Another new medication may be helpful in the treatment of some uterine fibroids. It is a progesterone receptor modulator called EllaOne. It is used as an emergency contraceptive medication, but it was found to reduce subserosal myomas and reduce bleeding associated with subserosal myomas.

What is the surgery for subserous myomas?

Surgery options for treatment have risks and benefits. Be sure to discuss these risks and help the doctor. Some treatment options may not be suitable for a woman due to the characteristics of subserous myomas or other health factors.

Myomectomy is the surgical removal of fibroids only. This can be achieved by hysteroscopy, laparoscopy, or, less frequently, an open procedure (an incision in the abdomen). The surgical approach depends on the size and location of the fibroid.

It has been shown that pretreatment with GnRH analogs decreases blood loss and operative time in women who undergo myomectomy. It has also been demonstrated that myomectomy has a lower probability of injury to the bowel, bladder, or ureter than hysterectomy. In this procedure, the uterus is left intact, and the patient can become pregnant.

Hysterectomy is the surgical removal of the uterus (and subserosal myomas). It is the surgical procedure most commonly performed in treating subserosal myomas and is considered a cure. Depending on the size of the fibroid, hysterectomy can be done with incisions through the vagina or abdomen. In some cases, the procedure can be performed laparoscopically.

The use of GnRH agonists can reduce the size of the fibroid to allow less invasive surgical techniques. In previous experience, there has been less blood loss with hysterectomy than with myomectomy.

Hysterectomy with removal of the fallopian tubes and ovaries (called salpingo-oophorectomy) may be indicated if there is a suspicion of cancer or ovarian masses.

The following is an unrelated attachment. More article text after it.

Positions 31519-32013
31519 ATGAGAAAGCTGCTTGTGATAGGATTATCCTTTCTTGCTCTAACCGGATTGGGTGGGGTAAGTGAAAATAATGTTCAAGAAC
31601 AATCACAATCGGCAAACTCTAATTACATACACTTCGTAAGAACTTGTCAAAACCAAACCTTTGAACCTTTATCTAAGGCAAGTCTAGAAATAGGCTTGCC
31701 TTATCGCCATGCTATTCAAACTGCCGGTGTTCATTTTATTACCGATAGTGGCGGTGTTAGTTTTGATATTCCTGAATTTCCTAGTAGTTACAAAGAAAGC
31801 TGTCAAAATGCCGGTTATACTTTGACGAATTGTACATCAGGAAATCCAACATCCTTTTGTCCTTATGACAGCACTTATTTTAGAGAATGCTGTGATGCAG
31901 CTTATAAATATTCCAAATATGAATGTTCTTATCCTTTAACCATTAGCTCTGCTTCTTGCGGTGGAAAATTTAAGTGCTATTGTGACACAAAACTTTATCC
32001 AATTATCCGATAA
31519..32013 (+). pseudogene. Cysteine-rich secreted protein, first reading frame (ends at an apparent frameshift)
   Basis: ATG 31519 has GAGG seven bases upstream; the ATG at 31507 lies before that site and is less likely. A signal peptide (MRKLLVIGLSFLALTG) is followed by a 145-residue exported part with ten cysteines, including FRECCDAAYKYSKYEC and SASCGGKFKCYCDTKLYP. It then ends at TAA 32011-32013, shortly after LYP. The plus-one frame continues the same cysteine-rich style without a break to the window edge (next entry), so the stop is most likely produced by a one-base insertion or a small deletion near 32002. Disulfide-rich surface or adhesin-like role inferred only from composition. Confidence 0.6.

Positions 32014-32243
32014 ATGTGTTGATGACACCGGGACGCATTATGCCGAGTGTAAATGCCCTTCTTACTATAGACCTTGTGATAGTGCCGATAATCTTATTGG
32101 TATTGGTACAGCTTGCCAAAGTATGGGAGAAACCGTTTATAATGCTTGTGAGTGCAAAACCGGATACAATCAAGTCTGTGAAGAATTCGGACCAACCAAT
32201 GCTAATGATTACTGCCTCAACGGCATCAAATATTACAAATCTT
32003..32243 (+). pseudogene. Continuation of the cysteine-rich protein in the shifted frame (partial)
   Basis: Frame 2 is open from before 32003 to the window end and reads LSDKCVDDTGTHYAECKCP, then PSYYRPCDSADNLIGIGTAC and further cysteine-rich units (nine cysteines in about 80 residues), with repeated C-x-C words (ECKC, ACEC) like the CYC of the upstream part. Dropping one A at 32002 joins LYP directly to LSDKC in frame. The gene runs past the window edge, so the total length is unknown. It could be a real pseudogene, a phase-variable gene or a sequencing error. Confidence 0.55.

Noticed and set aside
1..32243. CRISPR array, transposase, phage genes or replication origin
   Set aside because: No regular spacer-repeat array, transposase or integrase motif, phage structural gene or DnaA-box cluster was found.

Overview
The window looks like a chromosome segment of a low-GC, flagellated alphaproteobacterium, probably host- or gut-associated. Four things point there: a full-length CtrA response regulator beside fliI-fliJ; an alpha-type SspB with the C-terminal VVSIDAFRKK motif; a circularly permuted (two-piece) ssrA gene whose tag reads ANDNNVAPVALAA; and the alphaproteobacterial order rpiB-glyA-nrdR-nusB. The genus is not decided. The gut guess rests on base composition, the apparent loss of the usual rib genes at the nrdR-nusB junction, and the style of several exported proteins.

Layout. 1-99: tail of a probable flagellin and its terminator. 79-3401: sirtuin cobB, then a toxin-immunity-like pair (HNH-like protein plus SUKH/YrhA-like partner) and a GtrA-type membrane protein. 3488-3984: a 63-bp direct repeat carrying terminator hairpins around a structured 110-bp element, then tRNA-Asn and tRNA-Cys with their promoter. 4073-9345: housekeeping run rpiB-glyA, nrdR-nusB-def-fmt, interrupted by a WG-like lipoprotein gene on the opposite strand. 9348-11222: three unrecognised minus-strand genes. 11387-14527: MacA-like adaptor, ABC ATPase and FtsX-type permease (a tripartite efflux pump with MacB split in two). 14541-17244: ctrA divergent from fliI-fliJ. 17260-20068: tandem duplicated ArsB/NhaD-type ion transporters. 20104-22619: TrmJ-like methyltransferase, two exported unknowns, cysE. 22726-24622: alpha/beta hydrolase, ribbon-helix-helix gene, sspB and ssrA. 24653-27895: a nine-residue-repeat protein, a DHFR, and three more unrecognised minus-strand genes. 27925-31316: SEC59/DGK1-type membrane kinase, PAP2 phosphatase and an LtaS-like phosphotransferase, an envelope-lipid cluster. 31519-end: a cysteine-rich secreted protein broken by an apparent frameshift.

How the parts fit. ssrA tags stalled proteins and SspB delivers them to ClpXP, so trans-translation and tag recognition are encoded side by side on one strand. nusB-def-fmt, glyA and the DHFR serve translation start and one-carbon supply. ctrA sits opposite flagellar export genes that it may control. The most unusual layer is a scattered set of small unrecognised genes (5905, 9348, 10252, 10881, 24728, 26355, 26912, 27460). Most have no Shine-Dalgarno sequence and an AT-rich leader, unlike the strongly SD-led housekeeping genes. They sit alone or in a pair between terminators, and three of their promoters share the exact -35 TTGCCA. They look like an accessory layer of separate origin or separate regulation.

Embolizing the uterine artery or coagulation of the arterial blood supply to the fibroid is an innovative approach that has shown promising results.

This procedure is done by inserting a catheter (small tube) into an artery of the leg (the femoral artery), using a special X-ray video to track the arterial blood supply to the uterus, and then solidifying the street with a small plastic sponge. Or gelatin particles the size of sand grains.

This material blocks the flow of blood to the fibroid and reduces it. This method may be a good option for women if other methods have not worked, do not want surgery, or are not good candidates for surgery. A specialist known as an interventional radiologist performs this procedure.

A newer procedure has also proved promising: focused ultrasound guided by magnetic resonance. In this procedure, MRI is used to drive an ultrasound beam that heats subserosal myomas and helps heat and destroy small areas of fibroid tissue.

Is there another therapy available?

Constipation and hemorrhoids are other symptoms caused by the growing pressure of subserosal myomas. Some women can avoid these problems and relieve symptoms by eating more whole grains, bran, and fruits and drinking lots of water. The natural products of laxatives can also help; A woman should discuss these symptoms and treatments with her health professional.

What is the follow-up of fibroids?

All patients should follow the instructions of their health professional. A health professional may choose to do more frequent pelvic exams, such as every six months, to determine if a fibroid is growing.

Patients should be informed about treatment options. Patients may need to decide depending on their treatment progression and their fibroid symptoms; Your health care providers can help you get information about any treatment option.

Can you avoid this type of tumor?

Women should avoid weight gain after 18 years and maintain an average body weight compared to height. Bodyweight tends to increase the production of estrogen, which aggravates the growth of subserosal myomas.

Exercise can help women control weight and decrease the production of hormones that stimulate subserosal myomas’ growth.

It has not been shown that tobacco use is related to an increase in subserous myomas. But quitting smoking will improve women’s overall health and well-being who have subserous fibroids.

Routine health visits with a health professional can allow early detection of subserosal myomas.

What is the prognosis?

The success of the treatment and the future result depends on the severity of the fibroids or subserosal myomas before the treatment and the treatment chosen. Subserosal myomas can affect fertility, but this depends on the size and location of the subserosal myomas. Many women with subserous myomas are over 35 years old.

This and other factors such as decreased egg quality and decreased ovulation contribute to their inability to get pregnant.

Subserosal myomas rarely develop into cancer. This is more likely to occur in women after menopause. The most common warning sign of cancer is a fast-growing tumor that requires surgery.